Pussy Riot Members To Be Released From Russian Jail; Is Putin Reforming?

On Thursday, Russian President Vladimir Putin announced at a news conference that the two remaining members of Pussy Riot will be released from jail. The reasoning? No, not because he forgives them for performing the "punk prayer" in Moscow's Cathedral of Christ the Saviour (he doesn't). Putin says he's releasing the band members because it's the 20th anniversary of Russia's post-Soviet constitution, and he would like to grant amnesty in honor of that anniversary.

The two remaining Pussy Riot members in jail, Nadezhda Tolokonnikova and Maria Alyokhina, will be released three months ahead of schedule — their original prison sentence would have kept them in jail until March 2013. They had been charged with "hooliganism" back in August 2012, after they chanted a somewhat irreverent prayer to Putin in a cathedral. The Kremlin's move to imprison them brought a wave of controversy that swept around the world.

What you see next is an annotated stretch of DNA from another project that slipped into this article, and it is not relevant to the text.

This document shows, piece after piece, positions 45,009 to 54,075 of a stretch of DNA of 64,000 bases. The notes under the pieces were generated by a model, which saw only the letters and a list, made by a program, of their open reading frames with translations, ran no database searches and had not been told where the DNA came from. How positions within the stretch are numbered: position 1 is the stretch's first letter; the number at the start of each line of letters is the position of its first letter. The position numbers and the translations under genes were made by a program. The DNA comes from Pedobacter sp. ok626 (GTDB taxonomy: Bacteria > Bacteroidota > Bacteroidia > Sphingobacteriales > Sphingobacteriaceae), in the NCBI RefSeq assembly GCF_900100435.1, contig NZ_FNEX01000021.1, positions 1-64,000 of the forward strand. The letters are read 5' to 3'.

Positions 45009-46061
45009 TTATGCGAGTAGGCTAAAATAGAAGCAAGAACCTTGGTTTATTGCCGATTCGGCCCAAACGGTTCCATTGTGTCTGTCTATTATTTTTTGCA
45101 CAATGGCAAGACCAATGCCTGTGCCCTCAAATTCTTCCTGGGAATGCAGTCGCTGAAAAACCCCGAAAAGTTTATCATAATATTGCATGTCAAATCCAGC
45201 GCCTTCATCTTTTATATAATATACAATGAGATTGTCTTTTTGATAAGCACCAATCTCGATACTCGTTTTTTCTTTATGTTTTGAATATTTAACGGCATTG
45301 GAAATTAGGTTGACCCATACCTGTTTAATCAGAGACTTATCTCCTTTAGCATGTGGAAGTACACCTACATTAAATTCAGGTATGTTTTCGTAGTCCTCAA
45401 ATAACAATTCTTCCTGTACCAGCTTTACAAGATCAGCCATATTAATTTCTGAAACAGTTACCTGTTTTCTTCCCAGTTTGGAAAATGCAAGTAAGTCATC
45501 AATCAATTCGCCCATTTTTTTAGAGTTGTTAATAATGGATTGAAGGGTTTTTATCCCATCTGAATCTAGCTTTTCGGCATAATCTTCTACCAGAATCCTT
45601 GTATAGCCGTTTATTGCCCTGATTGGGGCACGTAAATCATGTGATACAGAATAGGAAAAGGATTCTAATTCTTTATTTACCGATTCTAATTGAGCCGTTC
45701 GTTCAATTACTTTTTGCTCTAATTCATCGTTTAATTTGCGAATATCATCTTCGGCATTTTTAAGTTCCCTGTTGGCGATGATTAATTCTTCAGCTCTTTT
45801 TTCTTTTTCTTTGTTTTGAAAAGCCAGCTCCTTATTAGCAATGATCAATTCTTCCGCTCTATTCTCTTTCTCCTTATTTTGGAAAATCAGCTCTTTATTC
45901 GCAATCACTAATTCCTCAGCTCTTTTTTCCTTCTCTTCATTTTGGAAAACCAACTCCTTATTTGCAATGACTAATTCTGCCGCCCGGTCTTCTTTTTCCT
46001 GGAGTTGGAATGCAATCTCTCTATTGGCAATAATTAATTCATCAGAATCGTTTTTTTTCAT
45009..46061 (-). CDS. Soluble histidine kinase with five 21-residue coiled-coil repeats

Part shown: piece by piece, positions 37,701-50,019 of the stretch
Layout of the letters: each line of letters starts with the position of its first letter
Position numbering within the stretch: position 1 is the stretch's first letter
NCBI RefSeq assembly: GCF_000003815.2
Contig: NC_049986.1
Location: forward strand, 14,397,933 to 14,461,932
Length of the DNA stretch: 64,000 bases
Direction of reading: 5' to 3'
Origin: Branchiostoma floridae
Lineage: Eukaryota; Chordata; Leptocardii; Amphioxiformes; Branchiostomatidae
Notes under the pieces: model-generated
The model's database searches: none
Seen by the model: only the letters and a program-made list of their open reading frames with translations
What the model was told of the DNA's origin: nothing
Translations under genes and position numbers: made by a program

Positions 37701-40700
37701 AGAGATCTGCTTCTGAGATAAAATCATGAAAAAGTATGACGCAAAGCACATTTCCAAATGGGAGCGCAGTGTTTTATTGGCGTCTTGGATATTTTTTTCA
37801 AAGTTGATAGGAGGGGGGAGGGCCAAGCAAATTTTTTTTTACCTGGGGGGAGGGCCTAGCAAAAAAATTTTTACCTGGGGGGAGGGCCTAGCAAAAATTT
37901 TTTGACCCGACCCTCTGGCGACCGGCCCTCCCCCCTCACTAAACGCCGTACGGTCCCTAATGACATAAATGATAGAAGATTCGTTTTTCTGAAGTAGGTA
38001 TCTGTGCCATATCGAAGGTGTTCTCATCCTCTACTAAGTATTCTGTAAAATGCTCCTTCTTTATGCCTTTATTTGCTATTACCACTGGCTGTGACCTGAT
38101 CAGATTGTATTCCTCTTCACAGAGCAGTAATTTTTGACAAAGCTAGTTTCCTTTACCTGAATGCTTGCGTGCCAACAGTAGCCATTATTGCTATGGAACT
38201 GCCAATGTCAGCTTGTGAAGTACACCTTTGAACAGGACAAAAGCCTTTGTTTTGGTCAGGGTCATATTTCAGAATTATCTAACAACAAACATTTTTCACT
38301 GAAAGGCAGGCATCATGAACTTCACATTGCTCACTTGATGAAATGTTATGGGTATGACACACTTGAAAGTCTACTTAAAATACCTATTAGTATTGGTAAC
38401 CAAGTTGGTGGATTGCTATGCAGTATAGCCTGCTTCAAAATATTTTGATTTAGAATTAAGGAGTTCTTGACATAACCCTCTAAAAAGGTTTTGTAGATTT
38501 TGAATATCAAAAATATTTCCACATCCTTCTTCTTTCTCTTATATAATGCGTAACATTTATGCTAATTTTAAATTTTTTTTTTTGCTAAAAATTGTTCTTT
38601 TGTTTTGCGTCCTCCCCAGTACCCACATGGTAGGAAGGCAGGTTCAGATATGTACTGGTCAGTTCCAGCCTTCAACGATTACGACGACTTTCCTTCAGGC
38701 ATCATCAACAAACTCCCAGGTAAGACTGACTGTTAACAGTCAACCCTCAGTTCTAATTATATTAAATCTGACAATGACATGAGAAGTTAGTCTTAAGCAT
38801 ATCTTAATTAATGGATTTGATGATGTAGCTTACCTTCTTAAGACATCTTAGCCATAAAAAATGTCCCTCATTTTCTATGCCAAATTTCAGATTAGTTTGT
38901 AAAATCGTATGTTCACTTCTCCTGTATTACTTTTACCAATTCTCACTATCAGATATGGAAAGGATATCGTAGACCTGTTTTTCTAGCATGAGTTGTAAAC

While the release of the Pussy Riot duo may be the big news, Greenpeace activists will also be released as part of the amnesty. Also known as the Arctic 30, these 30 Greenpeace activists had protested against arctic oil drilling and were promptly also arrested for "hooliganism."

We have a feeling that the Kremlin doesn't know what a hooligan looks like.

While Tolokonnikova and Alyokhina are being released, let's not suddenly think Putin's decision makes the Kremlin any better. Tolokonnikova was jailed under terrible conditions at a labor camp: prisoners were reportedly beaten, forced to work naked, sew until their fingers bled, starved, and cut off from their family. Only after pleading multiple times did the Pussy Riot member have a prison transfer.

And here's what Putin had to say about Pussy Riot:

It would be too soon to say that the move to release the activists is part of a larger decision on Putin's part to moderate his anti-free-speech views. Though we wonder, is it a coincidence that this also happened yesterday?

Perhaps Putin is finally becoming concerned with his international image as a dictator.

Images: DuctTapeWrap/Tumblr, Ben Jennings/The Guardian